1972 - when Al Green ruled the world...
1972 – when Al Green ruled the world…
To dominate the world of soul music in the year 1972 took some doing. The air was filled with Marvin Gaye’s Trouble Man, Curtis Mayfield’s Superfly, Bobby Womack’s Understanding, War’s The World is a Ghetto, Bill Withers’ Still Bill, Sly and the Family Stone’s Fresh, the Isley Brothers’ Brother, Brother, Brother and Stevie Wonder’s double punch of Music of My Mind and Talking Book. That’s formidable competition, but Al Green faced it down with Let’s Stay Together and I’m Still in Love With You, his third and fourth albums for the Hi label, which made their appearances in January and October of ’72 respectively.
“1972 is Al Green’s year and he seemed to snatch it up almost effortlessly,” Vince Aletti wrote in Rolling Stone that November. At the time it seemed as though Green represented the eagerly awaited successor to Otis Redding: a new figurehead for the kind of soul music that retained an explicit connection with its blues and gospel roots, disdaining the experiments with the language of rock that could be heard in the music of his contemporaries. Although hardly unsophisticated, Green’s music still sounded as though it was aimed at an audience of people whose diet included cornbread and grits.
The direct link between Redding and Green was Memphis and the durable formula of southern soul, whether recorded at the old Stax studio on East McLemore or Royal Recording on South Lauderdale. Barely a mile apart, the two locations were linked by a highly evolved understanding of one of the last genres of American pop music whose exponents only had to open their mouths or pluck a string to betray their geographical location.
Green was 23 years old when he met the trumpeter, songwriter, arranger and record producer Willie Mitchell in 1969. Mitchell owned the Royal studio and was a vice-president and A&R chief of the locally based Hi Records, whose only real claim to fame at that point was a pair of instrumental hits by musicians better known for playing on other people’s records: Bill Black’s “Smokie Pt 2” and Ace Cannon’s “Tuff”. Together, Mitchell and Green would make the little regional label synonymous with the second coming of Memphis soul, and no finer evidence exists than the music on these two albums.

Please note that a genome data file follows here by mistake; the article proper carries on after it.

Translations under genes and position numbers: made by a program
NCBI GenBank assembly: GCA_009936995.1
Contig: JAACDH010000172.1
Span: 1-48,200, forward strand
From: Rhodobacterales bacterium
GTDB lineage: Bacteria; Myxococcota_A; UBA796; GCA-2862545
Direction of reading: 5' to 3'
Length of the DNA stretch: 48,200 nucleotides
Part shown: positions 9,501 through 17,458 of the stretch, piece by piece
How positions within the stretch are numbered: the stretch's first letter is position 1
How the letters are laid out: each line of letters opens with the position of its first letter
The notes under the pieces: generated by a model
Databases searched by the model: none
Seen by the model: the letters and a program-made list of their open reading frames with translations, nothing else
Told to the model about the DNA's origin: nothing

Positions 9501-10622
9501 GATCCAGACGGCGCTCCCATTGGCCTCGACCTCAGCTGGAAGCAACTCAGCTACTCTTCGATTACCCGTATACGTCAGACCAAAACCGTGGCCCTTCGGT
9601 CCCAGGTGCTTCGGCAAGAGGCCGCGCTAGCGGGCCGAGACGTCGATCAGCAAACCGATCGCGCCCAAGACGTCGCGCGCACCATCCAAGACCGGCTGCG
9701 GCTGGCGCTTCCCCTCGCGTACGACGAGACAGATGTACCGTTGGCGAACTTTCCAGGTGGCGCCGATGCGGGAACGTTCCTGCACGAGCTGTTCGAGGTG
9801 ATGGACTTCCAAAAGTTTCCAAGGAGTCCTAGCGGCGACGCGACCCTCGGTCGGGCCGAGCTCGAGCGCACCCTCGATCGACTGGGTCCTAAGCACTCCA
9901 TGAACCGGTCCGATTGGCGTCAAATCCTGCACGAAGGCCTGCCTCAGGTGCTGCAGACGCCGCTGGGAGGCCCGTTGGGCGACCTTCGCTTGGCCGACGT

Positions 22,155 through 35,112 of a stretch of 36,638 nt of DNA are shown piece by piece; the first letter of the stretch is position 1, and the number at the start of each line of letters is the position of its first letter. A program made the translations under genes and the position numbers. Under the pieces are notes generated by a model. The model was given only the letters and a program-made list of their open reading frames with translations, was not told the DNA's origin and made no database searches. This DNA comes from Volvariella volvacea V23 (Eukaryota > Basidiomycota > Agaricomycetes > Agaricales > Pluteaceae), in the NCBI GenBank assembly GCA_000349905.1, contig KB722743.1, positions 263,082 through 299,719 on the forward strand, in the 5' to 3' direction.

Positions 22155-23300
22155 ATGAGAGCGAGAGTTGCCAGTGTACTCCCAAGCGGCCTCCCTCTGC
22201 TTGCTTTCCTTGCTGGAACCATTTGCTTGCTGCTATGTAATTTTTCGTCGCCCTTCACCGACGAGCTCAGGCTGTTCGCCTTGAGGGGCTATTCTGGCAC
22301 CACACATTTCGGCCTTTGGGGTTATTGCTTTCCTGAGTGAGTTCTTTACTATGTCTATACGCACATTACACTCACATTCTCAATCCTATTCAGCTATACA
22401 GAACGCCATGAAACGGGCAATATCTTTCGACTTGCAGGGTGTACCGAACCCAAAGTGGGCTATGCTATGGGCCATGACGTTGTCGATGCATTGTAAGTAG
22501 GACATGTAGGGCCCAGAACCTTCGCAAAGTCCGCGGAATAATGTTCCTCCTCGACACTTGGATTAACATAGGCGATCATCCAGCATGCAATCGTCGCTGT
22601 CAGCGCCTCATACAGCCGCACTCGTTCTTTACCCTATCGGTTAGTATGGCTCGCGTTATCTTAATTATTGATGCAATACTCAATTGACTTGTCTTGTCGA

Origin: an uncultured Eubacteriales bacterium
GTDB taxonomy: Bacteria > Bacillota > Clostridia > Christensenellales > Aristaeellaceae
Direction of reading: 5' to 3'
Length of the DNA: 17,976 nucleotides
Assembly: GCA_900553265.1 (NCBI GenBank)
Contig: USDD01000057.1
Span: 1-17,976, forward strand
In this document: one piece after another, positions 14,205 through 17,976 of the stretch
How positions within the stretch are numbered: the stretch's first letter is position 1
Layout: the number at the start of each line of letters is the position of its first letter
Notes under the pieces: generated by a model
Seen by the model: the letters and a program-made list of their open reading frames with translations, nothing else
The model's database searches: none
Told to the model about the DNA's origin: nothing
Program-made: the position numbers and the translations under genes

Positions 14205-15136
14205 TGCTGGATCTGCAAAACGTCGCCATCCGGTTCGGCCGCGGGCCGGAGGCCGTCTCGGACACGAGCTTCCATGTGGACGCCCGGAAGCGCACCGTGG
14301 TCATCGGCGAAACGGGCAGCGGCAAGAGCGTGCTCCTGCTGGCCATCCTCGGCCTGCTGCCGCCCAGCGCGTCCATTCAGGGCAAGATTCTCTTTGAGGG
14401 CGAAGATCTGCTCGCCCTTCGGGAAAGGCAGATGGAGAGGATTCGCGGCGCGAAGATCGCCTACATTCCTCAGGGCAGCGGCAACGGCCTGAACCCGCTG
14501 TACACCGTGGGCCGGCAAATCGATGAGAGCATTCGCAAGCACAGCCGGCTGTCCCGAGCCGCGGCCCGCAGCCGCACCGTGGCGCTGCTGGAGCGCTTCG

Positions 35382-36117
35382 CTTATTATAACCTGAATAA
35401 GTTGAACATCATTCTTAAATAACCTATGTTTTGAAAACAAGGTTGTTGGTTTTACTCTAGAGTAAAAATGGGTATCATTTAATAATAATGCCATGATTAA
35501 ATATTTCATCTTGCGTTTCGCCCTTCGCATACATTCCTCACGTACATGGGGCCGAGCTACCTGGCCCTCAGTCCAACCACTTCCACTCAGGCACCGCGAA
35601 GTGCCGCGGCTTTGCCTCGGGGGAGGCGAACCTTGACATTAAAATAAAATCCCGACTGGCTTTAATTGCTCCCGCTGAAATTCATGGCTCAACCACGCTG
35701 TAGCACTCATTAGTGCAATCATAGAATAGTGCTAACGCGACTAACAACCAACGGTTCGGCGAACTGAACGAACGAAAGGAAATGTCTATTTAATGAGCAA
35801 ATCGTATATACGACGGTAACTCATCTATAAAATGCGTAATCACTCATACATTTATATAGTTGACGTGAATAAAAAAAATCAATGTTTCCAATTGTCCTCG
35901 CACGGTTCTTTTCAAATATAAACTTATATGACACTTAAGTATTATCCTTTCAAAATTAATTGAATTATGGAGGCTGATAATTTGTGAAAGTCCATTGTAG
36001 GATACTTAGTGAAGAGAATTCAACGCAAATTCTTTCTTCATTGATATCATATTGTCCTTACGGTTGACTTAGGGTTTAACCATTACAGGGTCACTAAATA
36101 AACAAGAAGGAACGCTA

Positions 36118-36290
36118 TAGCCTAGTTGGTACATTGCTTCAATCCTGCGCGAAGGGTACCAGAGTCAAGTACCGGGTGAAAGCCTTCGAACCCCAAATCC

With Green’s first two Hi albums, Mitchell had edged gradually closer to what became the trademark approach of an almost obsessive minimalism in arrangement and production, moving towards the setting most suited to the singer’s unique characteristic: the quieter he sang, the more powerfully intense his performance became.
The best place to hear that phenomenon in action has always been “Simply Beautiful”, a track on the second of these albums. It’s built on an acoustic guitar accompaniment, with a bass guitar and kick-drum and hi-hat, a floating B3 and the occasional intervention of gentle strings. Green himself seems to merge with the song, the sound of his falsetto getting thinner as he gives the impression of being overwhelmed by sheer ardour, until it almost disappears in a series of ecstatic hums and gasps, leaving just the memory of languid rapture hanging in the air.
The first album opens with its title track, reminding us that “Let’s Stay Together” – an R&B chart-topper in the US for 10 straight weeks — is where the sound came together. It unveils the notion of using a soggy tom-tom to carry the slinky rhythm and the general air of laconic understatement conjured by the Hodges brothers – Charles on keyboards, Teenie on guitar and Leroy on bass – with the great Al Jackson Jr on drums (sometimes replaced by Howard Grimes) and the dry-toned Memphis Horns, led by the saxophonist Andrew Love and the trumpeter Wayne Jackson.
Older ways reassert themselves on subsequent tracks, but it’s still hard to believe that great songs like “So You’re Leaving” and “It Ain’t No Fun to Me” – both written by Green – could have been overlooked in the process of choosing subsequent single releases.
By the time they made the second album, the formula was at its peak. Like “Simply Beautiful”, “I’m Still In Love With You” is nothing short of perfection, and the version of Kris Kristofferson’s “For the Good Times” extracts pure gold from the country-soul mine, while Roy Orbison’s “Oh, Pretty Woman” is so utterly transformed that Green himself seems to become its author.
Once again the singer and his producer could afford to overlook a potential hit single, in this case “Love and Happiness”. Such was the luxury of choice they enjoyed back in their glory days. There would be classics to come – “Take Me To The River”, The Belle Album – but this was when Al Green ruled the world.
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